Recycled Glass Art Workshop

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What We Leave Behind (detail) Erwin Timmers
cast recycled glass

Renowned Eco Artist Erwin Timmers will lead the recycled glass Going Green workshop this coming President’s Day Weekend.

Green up your life by doing something creative to help the environment!

This class is an exploration into using recycled glass to make sculptural pieces, architectural elements, and tableware. The class will delve into multiple techniques, including casting, fusing and slumping. Glass chemistry, coloration, and firing temperatures will be explained for each particular application. It is a fantastic way to learn aspects of any warm glass work while focusing on recycling!

Once you start down the path of recycled glass, you will see more and more opportunities for experimentation around you. No prior experience is necessary – you are encouraged to bring in materials you’d like to try…and you will leave with several very cool items!

Erwin Timmers

Going Green Class 1043
Dates Sat/Sun/Mon on Feb 19, 20 & 21
Time 10am – 4pm

Tuition $400

Erwin is one of the area’s leading “green artists”. Recycling, waste and how they relate to society are recurring themes in his work. Erwin’s main medium is one of the least recycled materials; float glass or window glass, and he has had to develop new techniques to exploit the properties of this material. His approach to art is multifaceted, incorporating metalwork, innovative lighting and glass design.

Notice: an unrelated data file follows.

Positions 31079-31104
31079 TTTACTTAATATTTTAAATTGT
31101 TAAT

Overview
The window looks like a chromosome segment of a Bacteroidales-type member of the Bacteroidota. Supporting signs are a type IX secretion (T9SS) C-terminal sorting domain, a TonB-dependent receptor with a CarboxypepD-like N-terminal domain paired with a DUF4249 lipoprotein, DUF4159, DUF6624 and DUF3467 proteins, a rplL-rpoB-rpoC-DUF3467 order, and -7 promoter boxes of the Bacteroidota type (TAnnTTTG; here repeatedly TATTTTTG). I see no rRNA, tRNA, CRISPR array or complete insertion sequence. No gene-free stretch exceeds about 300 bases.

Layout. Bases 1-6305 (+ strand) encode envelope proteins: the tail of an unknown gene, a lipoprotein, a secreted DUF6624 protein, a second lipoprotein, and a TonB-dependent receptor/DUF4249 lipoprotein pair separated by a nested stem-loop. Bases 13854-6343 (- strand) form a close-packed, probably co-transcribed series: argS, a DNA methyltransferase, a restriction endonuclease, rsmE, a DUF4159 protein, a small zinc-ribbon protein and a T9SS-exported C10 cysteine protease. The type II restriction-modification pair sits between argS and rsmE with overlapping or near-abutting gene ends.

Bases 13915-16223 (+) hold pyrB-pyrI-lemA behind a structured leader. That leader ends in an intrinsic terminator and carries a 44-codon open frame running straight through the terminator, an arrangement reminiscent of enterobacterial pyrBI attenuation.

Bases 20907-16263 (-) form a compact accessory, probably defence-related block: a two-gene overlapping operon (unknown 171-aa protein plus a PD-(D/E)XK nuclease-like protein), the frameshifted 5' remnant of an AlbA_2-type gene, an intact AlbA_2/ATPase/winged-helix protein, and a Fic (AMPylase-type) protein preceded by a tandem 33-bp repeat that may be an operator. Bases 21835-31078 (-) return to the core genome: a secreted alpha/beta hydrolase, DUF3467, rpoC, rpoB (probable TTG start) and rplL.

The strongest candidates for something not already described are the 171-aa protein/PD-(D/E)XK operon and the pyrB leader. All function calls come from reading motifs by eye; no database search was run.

I &#9829 Valentines

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Tim Tate
Sacred Heart of Healing
blown glass 16 x 8 x 4 in. (40.6 x 20.3 x 10.2 cm) Permanent Collection of the Smithsonian American Art Museum

Sacred Heart of Healing was one of a series of nine hearts that Tim Tate created as a tribute to his late mother. Each of these hearts was inspired by an aspect of his mother’s personality. In this piece, the tiny drawings within the flame symbolize her love of natural healing. As a further tribute, Tate was persuaded by one of his students to have a tattoo of this piece inked on his arm.

For more information about this work visit the Smithsonian American Art Museum’s Luce Foundation Center for American Art .